Space is dangerous. Getting there maybe even more so, what with riding a controlled explosion to overcome gravity and all. In the United States, the majority of the space flight innovations came from NASA with a significant amount of help early on from the Air Force and German aerospace engineer Wernher von Braun.
Max Schellenberg gives us an intro to modern space travel with this brilliant microscale version of a Falcon 9 landing in the Atlantic Ocean. This is adorable and I love it.
Now, there are a number of private companies developing new technology: Boeing and Lockheed Martin regularly launch the Delta IV rockets under United Launch Alliance; Boeing is developing their CST-100 crew capsule. Sierra Nevada has their Dreamchaser. Jeff Bezos has Blue Origin, for tourist space flight, launching out of Texas.
And Elon Musk has SpaceX.
Off all of these, I get the most giddy about SpaceX. Because the first foray into reusable equipment with the Shuttle program still required going and fishing the boosters out of the Atlantic, along with the orbiter returning safely to earth. SpaceX has developed their Falcon 9, capable of launching a payload into space, and having the booster return to a fixed point. Namely, their “autonomous spaceport drone ships,” the Just Read the Instructions and Of Course I Still Love You. They’ve recently leased one of the former launch complexes on Cape Canaveral Air Force Base and converted into a landing facility as well.
That is amazing.
Evidently, selling earth-like vacuum cleaners is a dangerous, adventurous business. Sebastiaan (Alien Cat) returns to us from real-life adventures to present the little Alien Cat’s terribly hazardous profession selling vacuum cleaners across the known universe.
Business is clearly doing well, if this sporty read number is any indication:
Clearly his driving skills haven’t improved. That, or he failed to account for changes in gravity and atmosphere from one planet to another.
I’m particularly fond of this lovely little star ship called Tia Maria.
Raise your hand if you, or someone you know, had an Etch-a-Sketch!
Raise your hand if you had LEGO!
…just kidding. All your hands should be up for that one.
Kristi has taken your favorite child-hood building toy to build your favorite red-and-white-with-aluminum-powder toy–which recently turned 55. It’s now eligible to get a discount at Dairy Queen, if my parents are to be believed.
Happy Birthday, Etch-a-Sketch!
I, like a fair few of you, very much enjoyed Disney’s Maleficent when it came out last year. I’m going to go out on a limb and say that Marina did as well, since she has created this absolutely lovely custom figure of Maleficent herself.
Take a look at the rest of her photostream; there are a number of amazing custom figures. I would be hard pressed to pick a favorite.
This caught my eye, and I felt ya’ll needed to see. Anthony Pinder has shared with us this lovely little sparrow, inspired by LEGO Ideas 21301 Birds Model Kit. I think it’s an adorable build, but paired with the minifig painter and the sketch adds another level to the presentation.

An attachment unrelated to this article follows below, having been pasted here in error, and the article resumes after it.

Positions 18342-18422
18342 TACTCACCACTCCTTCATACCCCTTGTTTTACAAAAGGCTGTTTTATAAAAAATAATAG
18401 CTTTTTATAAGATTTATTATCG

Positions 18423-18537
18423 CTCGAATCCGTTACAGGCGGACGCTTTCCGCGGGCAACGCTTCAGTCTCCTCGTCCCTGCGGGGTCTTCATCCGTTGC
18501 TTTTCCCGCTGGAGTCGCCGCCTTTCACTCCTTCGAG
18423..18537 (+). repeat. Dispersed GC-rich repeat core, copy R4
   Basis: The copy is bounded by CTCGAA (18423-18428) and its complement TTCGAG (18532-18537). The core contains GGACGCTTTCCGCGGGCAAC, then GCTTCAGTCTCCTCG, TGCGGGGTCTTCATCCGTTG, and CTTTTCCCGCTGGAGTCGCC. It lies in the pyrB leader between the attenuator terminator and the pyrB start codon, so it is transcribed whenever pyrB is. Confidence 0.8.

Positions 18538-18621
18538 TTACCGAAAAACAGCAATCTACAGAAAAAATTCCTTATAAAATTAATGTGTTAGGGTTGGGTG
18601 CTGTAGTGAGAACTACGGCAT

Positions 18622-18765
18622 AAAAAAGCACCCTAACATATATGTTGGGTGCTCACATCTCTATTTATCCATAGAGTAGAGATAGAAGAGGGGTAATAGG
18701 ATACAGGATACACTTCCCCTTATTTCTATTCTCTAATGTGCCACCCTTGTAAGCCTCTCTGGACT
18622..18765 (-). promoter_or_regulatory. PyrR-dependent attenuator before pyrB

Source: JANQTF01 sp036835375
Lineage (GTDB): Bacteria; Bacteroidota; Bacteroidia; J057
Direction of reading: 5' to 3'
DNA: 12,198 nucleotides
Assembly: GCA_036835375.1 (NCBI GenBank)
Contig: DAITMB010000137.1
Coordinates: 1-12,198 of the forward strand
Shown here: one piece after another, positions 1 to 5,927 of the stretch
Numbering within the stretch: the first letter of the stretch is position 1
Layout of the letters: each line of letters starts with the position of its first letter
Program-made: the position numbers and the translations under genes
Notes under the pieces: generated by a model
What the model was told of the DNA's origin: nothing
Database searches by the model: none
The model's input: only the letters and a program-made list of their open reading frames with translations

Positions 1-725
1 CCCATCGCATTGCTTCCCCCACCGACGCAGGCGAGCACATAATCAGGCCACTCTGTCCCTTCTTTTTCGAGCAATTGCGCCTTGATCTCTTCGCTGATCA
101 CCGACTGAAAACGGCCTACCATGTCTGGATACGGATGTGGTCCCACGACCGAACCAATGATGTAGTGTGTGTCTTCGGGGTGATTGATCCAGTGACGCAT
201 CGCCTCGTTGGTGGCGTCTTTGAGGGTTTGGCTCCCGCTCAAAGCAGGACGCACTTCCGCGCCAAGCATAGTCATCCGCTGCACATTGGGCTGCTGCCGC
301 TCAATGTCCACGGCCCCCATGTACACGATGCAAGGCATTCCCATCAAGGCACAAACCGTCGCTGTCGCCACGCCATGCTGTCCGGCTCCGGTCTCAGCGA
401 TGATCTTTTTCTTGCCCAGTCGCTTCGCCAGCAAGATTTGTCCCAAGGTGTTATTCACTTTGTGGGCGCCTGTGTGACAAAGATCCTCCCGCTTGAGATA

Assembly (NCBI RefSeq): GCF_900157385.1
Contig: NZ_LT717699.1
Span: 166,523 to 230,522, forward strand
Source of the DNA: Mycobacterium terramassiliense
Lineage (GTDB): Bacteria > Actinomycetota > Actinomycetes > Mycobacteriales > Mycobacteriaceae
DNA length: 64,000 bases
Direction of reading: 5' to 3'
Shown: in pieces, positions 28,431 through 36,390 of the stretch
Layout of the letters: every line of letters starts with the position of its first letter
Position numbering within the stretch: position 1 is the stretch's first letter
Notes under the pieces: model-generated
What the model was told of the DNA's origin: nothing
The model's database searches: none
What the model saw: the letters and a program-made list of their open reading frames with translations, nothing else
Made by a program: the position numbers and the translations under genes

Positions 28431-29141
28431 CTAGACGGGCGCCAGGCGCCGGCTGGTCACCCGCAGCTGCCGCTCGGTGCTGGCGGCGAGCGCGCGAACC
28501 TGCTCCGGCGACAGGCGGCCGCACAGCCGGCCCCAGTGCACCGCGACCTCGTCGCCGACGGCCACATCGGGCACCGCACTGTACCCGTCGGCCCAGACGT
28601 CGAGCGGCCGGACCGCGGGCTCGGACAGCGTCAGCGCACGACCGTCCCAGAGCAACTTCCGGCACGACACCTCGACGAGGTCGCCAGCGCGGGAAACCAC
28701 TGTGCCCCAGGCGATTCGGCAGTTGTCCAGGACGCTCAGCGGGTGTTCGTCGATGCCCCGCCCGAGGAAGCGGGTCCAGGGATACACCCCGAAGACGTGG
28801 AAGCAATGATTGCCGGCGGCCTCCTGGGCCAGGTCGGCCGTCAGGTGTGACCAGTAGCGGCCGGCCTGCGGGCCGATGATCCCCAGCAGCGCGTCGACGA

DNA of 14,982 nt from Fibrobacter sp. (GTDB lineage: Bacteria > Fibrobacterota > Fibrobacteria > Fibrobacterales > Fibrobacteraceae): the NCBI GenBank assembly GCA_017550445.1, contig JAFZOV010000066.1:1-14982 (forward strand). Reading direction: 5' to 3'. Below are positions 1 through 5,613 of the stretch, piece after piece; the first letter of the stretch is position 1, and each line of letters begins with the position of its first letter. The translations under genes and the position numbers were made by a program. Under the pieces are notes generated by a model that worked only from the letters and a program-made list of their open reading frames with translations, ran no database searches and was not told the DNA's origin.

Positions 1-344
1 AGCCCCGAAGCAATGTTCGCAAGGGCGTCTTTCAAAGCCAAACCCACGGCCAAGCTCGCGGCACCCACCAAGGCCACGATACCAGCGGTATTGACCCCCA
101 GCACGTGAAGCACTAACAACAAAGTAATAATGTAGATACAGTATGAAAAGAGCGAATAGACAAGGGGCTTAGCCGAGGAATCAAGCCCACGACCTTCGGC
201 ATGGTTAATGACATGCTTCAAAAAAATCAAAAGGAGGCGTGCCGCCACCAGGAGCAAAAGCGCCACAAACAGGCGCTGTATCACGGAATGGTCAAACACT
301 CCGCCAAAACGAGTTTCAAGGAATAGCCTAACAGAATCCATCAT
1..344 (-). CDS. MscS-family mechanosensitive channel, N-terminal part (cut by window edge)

In 1869, the Ingalls family left Wisconsin and went west, eventually settling in Kansas near what is now Independence, Missouri. Like many families moving west, the journey and new settlement was full of adventure and danger. Eventually the family went back to Wisconsin, then west again.
Laura Ingalls Wilder turned her experiences into the Little House on the Prairie, cementing herself into literary history.
SeigneurFett brings us this gorgeous diorama depicting Plum Creek from the books and TV series, which captured the hearts and minds of viewers of all ages.
I encourage you to explore the diorama and get lost again in the story!
Ever fancy a nice, isolated tower in which to observe the stars? David Hensel does. He presents this whimsical Stargazer tower, complete with telescope. It almost looks like it should be a floating rock, and I happen to love the purple roof.
Registration is open for BrickCon 2015, and the countdown helpfully reminds me I have 85 days to build something. BrickCon is taking place Oct. 1 – Oct. 4, 2015, in Seattle, Washington.
As a reminder, there’s a tiered approach to registering: the earlier the better. If you are participating in any games, you will need to sign up either at the time of registration (recommended) or prior to 9:00 am Friday morning.
1. Early Bird Registration is $60, and is available until Aug. 1.
2. Regular Registration is $75, available Aug. 1 – Sep. 18.
3. Late Registration is $100, after Sept. 18.
4. Door Registration is $120, during the event.
Hotel Info is now up on BrickCon‘s website. All prices below do not include additional charges such as occupancy taxes and parking. Here’s a quick breakdown:
Maxwell Hotel – $149
Quality Inn & Suites – $119
Hampton Inn & Suites – $159
Other hotels, as well as booking instructions for those above, can be found here.
Now this I would love to see as an actual building. Sergeant Chipmunk has envisioned and brought to life a beautiful castle creation, with a home beneath a waterfall. The home’s occupants have diverted the water to either side of the home. Now thankfully, it’s a smaller waterfall, cause otherwise I think we’d see more the crushed remains rather than this lovely build.
Usually here on TBB, we feature beautifully built cars: shiny, in their prime. The Latvian LEGO User Group has posted this positively adorable VW Bug. Beautifully built, but clearly with tales to tell.
How cute is this?! Rust, peeling paint, and personality with a full interior. If you’re interested, you can also see what’s likely this Beetle before time took it’s toll.